The Rise of Urban Riverfronts

Waterfire; Waterplace Park.jpg

I recently moved from Cincinnati to Providence, Rhode Island, although I still think of the Detroit area as my hometown. All of these cities are based on their access to water. Providence, despite its location at the mouth of an Atlantic bay, is still a river-town at heart. Chicago mayor Rahm Emanuel has plans for a new and improved riverwalk, too. What can these cities learn from each other?

In the '80s, downtown Providence was a much less vibrant and destination-worthy place than it is now. Its urban rivers were buried beneath cement, rail-lines, and acres of concrete until a public-private revitalization effort gained enough traction. Today, in its place, the 11-acre Waterplace Park hosts numerous attractions, including the well-loved Waterfire events, and is a long, winding string of paths and bridges that sprawls through Providence’s downtown.

What's best about its place-making design is its versatility. The riverfront offers commutable routes between destinations, areas to picnic or socialize during lunch breaks, and event space throughout the seasons. Gondola rides, kayaking, and even viral pop-up installations all thrive here, making it multi-functional and inviting to a range of citizens.

Chicago, much like Providence, has revealed renderings of parks that show multi-functional, inviting public spaces for rest, socializing, jogging, and enjoying attractive outdoor landscapes. Chicago is also poised to offer kayak rentals, which would allow visitors to interact with the water’s surface, rather than simply admire it. Mayor Emanuel has plans for the riverwalk to stretch “from Lake Michigan to the confluence of the three branches,” or about 1.3 miles.

That would add a key element: in addition to being multi-functional and inviting, the riverwalk, at least within its blueprints, will be interconnected and able to serve as a pathway between all types of destinations within the city, much like Boston’s incredible Emerald Necklace. The Mayor also recognizes the huge potential for retail expansion along this stretch, something that Providence can certainly attest to.

Detroit, too, has been actively improving its waterfront. The shores of the Detroit River now include a long, inviting path for walking, jogging, or biking, with parks and features along the way. The transformation from its earlier state is reminiscent of Providence’s overhaul efforts of the '80s, pushing the space from neglected and utilitarian to a pedestrian-focused destination for anyone in the downtown area. A Great Lakes-themed waterpark has recently been put into place, making the riverfront even more attractive to families and young people. In addition to being a long-time hub for local fishermen, the riverfront is now a destination for joggers, dog-walkers, families, and those on their lunch break in a newly recovering downtown business district.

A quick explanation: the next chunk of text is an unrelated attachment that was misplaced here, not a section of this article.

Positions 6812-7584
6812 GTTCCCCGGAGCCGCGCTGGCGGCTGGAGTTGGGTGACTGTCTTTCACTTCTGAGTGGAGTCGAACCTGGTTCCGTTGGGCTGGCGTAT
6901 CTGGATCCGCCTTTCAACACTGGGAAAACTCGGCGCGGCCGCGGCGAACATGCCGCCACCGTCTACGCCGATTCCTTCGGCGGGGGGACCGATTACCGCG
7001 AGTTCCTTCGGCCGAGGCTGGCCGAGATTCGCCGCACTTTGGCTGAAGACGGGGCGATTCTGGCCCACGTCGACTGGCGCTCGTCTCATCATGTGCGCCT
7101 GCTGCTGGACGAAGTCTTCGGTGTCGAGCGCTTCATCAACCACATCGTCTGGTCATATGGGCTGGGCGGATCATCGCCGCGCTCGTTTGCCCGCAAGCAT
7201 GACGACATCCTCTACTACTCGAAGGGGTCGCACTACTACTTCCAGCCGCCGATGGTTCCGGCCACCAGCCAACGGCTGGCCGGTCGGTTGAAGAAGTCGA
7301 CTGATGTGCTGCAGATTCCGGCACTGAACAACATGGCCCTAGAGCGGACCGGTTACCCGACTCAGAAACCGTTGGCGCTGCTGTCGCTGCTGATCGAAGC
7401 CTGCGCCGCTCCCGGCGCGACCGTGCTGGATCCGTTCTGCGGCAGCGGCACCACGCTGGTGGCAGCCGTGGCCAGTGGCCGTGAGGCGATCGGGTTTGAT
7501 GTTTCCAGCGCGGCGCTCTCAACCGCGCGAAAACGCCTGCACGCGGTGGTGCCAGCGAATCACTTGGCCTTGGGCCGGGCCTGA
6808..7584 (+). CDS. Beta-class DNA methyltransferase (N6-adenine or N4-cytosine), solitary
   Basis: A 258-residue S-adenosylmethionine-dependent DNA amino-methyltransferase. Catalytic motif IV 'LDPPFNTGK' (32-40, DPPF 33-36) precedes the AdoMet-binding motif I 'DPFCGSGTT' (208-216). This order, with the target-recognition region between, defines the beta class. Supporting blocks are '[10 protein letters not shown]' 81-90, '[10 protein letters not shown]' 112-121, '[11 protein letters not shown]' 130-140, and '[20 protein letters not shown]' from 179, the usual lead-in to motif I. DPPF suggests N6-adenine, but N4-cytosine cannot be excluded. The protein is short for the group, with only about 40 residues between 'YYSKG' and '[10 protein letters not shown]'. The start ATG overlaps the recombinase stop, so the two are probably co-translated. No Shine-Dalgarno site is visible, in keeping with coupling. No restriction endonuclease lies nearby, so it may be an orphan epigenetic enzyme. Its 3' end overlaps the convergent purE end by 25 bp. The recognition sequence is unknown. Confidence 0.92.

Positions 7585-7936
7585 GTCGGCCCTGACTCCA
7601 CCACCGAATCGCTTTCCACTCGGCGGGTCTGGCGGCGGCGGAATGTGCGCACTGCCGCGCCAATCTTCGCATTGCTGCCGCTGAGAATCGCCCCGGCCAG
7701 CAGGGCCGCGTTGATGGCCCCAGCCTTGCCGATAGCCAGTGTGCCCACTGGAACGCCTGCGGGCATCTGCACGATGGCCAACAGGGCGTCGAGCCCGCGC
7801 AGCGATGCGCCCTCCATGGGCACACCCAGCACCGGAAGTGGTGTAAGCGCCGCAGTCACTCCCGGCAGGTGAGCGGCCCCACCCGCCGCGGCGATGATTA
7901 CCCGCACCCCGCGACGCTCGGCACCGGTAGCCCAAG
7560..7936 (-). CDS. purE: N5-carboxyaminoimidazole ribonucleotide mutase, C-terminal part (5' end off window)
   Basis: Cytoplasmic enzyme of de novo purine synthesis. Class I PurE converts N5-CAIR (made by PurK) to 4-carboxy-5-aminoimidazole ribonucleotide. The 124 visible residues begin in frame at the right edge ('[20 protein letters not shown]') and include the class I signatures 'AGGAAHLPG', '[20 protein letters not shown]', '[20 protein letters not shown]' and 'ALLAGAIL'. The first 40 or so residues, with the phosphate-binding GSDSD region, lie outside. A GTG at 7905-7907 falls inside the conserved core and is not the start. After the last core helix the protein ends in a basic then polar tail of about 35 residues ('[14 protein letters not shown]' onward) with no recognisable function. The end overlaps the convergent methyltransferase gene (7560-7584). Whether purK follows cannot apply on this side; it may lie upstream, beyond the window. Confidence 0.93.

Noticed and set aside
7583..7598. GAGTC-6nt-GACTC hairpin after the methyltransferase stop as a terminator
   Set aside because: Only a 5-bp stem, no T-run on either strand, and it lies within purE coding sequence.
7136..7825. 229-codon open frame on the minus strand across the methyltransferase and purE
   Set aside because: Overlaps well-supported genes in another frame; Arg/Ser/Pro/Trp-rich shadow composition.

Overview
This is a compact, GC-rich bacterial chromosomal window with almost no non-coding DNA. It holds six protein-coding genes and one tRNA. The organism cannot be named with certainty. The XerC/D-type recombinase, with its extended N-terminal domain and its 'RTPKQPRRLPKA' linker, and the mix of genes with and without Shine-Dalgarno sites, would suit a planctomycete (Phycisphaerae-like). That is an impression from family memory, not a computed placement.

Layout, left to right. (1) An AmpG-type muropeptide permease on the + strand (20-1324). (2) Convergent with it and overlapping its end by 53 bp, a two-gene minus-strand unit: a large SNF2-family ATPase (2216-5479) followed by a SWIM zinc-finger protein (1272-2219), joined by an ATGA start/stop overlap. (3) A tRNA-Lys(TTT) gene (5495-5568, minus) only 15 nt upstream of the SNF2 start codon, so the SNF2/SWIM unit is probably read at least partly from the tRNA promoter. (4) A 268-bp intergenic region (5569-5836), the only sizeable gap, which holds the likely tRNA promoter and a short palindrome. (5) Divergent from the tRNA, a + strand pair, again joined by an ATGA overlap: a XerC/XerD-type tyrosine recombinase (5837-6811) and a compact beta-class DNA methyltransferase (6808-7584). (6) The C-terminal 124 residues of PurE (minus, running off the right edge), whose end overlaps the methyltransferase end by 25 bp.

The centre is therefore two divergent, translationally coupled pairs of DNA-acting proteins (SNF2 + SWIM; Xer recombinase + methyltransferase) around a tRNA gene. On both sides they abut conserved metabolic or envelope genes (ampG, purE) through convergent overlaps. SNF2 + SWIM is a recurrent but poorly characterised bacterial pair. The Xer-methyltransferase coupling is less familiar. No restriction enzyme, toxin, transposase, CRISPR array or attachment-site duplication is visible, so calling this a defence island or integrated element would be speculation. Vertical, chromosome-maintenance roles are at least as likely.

What Chicago should strive to institute is a core of riverfront events and attractions. Like Providence’s Waterfire, Detroit hosts events on its riverfront during the summer — even given that it only uses one side of a river it shares with Windsor, Ontario — including the hugely popular River Days concert series and festival.

Many cities have access to only one side of a major river, including Cincinnati. But Chicago, like Providence, has the full body of its rivers. This asset is huge, considering how big a draw water-based or focused events can clearly be for visitors, and how great a reason for locals to meet up and enjoy their city together. This is part of what Chicago can learn from Detroit and Providence.

Still, Providence has a great deal of room for improvement. What Chicago and Detroit have realized is that a river’s waterfront isn’t exactly a connector for separate parks. It can be one space where different areas bloom larger than the others. That is, that the entire riverfront can be a destination, even between established attractions.

Currently, Providence is preparing for the development of what’s being called The Link, an area of open land where I-195 used to cut through the downtown, Jewelry District, and Fox Point neighborhoods. Part of the grassy scar has been designated to become a riverfront park with a pedestrian bridge, and is expected to connect by bike/walk path to the nearby Roger Williams Park and Zoo. This is a big step toward a holistic riverfront that can be accessed from a several neighborhoods.

Providence also offers the vaguely inviting Promenade, with a bike lanes on each side and a pedestrian bridge/plaza. But the Promenade is cut off from Waterplace Park by the mall and the interstate rumbling overhead. From there, looking west, the river is largely ignored before reemerging as the Woonasquatucket River Greenway, which offers a newly installed boat launch and a winding bike path. Utilizing the riverfront along this entire span, not just at certain hotspots, is a key task and goal for Providence and cities like it.

During the blossoming years of metropolises, a river waterfront meant shipping and transportation opportunities. Today, with competition for dynamic downtown areas, the riverfront offers something else, too. Locals gain opportunities and reasons to come together as a community, and visitors, find places to enter and connect with a place… as long as riverfront cities use what they’ve got.

Flickr photo by yuan2003: WaterFire Panorama1; Waterplace Park, Providence, Rhode Island, June, 2014.

C.J. Opperthauser is a poet and urban thinker who blogs here.